There are plenty of policy choices that could help electric vehicles (EV) go truly mainstream: ongoing tax credits for EV purchases; more investment in charging stations; outright bans on sales of new gas-powered vehicles, like the one California intends to have in place by 2035.
As secretary of the US Department of Transportation, Pete Buttigieg can discuss any of these measures at length (and did during an Oct. 24 visit to Quartz parent G/O Media’s office in New York). But as the longtime owner of a used Ford C-Max hybrid minivan, he also acknowledged the basic psychological hurdles that will need to be overcome on the way to mass adoption.
Range anxiety is real, but sometimes misplaced
In conversation with Quartz executive editor Heather Landy, Buttigieg addressed the disconnect between the realities of EV ownership and what drivers typically think they need.
For starters, while there are far fewer EV charging stations than gas stations, that’s only true until you remember that every home or workplace with access to a wall socket is also, in effect, a potential charging station.
“Charging a car has more in common with charging your phone than it does with filling up your gas car, partly because for most people, you can, either at home or at work, charge your car—which is not how it works with gas stations,” Buttigieg said. “Not everybody has that,” he added, “which is why supporting multifamily dwellings is important.” But most prospective EV owners already have the infrastructure they would rely on most.
And then there is the very real anxiety of the EV running out of energy before it reaches the destination. Here again, Buttigieg suggested a reframing of the problem.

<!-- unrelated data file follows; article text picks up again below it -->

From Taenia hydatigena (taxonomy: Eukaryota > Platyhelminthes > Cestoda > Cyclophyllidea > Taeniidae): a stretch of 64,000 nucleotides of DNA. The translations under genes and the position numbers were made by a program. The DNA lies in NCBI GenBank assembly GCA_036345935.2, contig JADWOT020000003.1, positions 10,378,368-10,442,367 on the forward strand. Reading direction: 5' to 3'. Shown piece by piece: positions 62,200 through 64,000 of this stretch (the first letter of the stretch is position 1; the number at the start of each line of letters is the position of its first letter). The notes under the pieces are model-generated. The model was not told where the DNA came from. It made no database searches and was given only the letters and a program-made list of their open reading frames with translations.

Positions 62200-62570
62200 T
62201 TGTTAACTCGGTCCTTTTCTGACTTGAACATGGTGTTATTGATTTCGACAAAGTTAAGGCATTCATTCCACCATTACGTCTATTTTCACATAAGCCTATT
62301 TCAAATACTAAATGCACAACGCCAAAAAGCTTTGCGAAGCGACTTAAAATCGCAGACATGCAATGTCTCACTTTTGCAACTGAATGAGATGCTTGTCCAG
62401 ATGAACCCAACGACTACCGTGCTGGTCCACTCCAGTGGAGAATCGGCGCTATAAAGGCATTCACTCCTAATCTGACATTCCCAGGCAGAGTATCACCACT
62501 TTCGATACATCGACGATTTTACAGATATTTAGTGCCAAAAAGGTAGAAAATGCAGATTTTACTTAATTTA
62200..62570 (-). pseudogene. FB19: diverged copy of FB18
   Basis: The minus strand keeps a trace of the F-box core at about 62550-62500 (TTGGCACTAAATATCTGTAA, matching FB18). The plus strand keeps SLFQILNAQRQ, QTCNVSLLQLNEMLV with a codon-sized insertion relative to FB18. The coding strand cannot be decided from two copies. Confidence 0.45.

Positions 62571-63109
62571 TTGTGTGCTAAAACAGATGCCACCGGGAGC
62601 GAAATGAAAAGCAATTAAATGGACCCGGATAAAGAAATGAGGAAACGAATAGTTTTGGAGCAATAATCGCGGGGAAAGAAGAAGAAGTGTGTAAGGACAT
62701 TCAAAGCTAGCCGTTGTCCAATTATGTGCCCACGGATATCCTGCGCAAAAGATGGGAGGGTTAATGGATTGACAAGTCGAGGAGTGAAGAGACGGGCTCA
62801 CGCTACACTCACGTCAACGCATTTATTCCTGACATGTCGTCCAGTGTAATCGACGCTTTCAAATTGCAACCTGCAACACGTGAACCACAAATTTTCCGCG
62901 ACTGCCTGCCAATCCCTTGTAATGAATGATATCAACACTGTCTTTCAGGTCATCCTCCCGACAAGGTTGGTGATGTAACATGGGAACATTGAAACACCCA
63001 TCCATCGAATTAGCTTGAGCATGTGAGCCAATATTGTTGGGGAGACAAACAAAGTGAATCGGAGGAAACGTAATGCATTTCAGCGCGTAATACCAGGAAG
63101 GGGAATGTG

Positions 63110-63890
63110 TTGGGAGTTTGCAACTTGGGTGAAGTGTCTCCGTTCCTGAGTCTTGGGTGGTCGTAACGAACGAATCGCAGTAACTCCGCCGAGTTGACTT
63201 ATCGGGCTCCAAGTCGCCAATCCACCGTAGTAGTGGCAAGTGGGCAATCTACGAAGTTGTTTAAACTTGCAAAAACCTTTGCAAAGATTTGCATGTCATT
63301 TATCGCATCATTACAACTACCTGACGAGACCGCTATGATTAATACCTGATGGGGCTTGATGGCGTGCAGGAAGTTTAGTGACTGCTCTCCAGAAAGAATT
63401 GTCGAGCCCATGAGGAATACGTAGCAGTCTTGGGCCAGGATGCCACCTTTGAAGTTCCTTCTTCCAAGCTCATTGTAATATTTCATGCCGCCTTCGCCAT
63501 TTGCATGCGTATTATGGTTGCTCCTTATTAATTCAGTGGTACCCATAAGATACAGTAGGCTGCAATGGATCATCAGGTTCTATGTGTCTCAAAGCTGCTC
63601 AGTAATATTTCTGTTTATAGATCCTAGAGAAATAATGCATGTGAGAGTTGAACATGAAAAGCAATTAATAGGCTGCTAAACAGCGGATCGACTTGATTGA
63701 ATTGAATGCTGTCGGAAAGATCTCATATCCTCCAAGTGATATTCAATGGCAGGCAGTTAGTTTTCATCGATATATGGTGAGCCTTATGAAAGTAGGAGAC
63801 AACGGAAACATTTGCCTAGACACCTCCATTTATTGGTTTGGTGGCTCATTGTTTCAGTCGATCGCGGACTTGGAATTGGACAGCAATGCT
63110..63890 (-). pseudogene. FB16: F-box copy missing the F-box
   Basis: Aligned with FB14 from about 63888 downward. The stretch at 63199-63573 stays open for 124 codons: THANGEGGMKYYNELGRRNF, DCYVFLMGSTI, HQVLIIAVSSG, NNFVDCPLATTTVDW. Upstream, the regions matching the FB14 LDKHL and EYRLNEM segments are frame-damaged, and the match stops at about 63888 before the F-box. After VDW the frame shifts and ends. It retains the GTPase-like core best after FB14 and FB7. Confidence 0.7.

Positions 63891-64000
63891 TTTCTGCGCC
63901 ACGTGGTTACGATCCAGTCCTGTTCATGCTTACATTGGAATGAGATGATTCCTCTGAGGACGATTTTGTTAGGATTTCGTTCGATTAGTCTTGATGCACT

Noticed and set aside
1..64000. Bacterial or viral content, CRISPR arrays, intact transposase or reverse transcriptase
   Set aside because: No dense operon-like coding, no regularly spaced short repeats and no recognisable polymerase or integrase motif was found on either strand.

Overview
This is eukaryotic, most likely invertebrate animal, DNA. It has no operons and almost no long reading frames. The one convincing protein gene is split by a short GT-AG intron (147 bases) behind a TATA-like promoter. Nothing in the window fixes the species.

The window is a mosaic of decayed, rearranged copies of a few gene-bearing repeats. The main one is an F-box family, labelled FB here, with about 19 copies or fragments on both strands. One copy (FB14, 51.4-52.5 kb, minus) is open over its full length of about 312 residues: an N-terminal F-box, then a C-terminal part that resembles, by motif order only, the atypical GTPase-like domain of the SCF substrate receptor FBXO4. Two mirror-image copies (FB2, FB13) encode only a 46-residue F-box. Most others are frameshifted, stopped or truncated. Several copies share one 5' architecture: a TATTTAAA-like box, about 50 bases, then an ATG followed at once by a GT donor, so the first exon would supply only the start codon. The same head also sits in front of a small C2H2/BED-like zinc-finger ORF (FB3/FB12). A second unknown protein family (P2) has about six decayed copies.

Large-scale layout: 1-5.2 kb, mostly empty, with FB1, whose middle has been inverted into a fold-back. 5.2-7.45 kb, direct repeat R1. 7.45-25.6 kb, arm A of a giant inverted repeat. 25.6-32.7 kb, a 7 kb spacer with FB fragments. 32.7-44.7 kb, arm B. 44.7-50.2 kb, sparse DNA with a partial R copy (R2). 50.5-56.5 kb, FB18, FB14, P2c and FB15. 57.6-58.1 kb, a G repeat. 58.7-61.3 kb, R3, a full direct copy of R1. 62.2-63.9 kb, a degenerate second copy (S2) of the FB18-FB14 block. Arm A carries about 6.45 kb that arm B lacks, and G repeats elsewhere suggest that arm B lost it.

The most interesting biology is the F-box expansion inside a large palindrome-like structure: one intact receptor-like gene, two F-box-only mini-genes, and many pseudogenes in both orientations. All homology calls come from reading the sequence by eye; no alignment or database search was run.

“[W]e tend to buy cars for our longest trips, not our most frequent trips,” he said. So a long-distance road trip would necessitate access to public charging stations. But most EV owners should be able to manage a commute to work or errands around town—i.e. the most common uses of their cars—on a single charge. That said, Buttigieg concluded, “It will take a while for us to close the gap between the range we think we need and the range we actually need.”
The psychology of road safety and self-driving cars
Buttigieg, who recently committed $5 billion in federal aid to local efforts at improving road safety, is also eager to see Americans change the way they think about traffic deaths.
In 2021, roughly 43,000 people in the US died in motor vehicle crashes, up 10.5% from the year before, according to the National Highway Traffic Safety Administration, marking the highest number of fatalities since 2005. The statistics, he suggested, support the argument that autonomous vehicles—once the technology is perfected—could make America’s roads safer.
“Just to be very clear,” Buttigieg said, “human drivers aren’t just problematic. They are murderous. Forty thousand people a year die in a car crash. And we have been bathed in this level of carnage all our lives. And so we’re a bit like people who grow up in a place that’s experiencing a war, in terms of how normal we think that is.”
Technology, he added, “is not always the answer to everything. But frankly, it would be hard to do worse than human drivers when it comes to what we could get to theoretically with the right kind of safe autonomous driving.”
Autonomous vehicles will have accidents, too
Buttigieg was hard-pressed, as is the auto industry, to put a timeline on the commercialization of self-driving cars. But he’s already bracing for the inevitable backlash caused by accidents involving autonomous vehicles.
“I think there is a sort of promised land on the other side. But psychology is going to be tough,” he said. If “robots killed 10,000 people a year on the roads, there would be an uproar. But that would represent a 75% reduction in roadway deaths compared to where we are now. So we’ve got to make sure the reality and the perception of it is moving in the right direction.”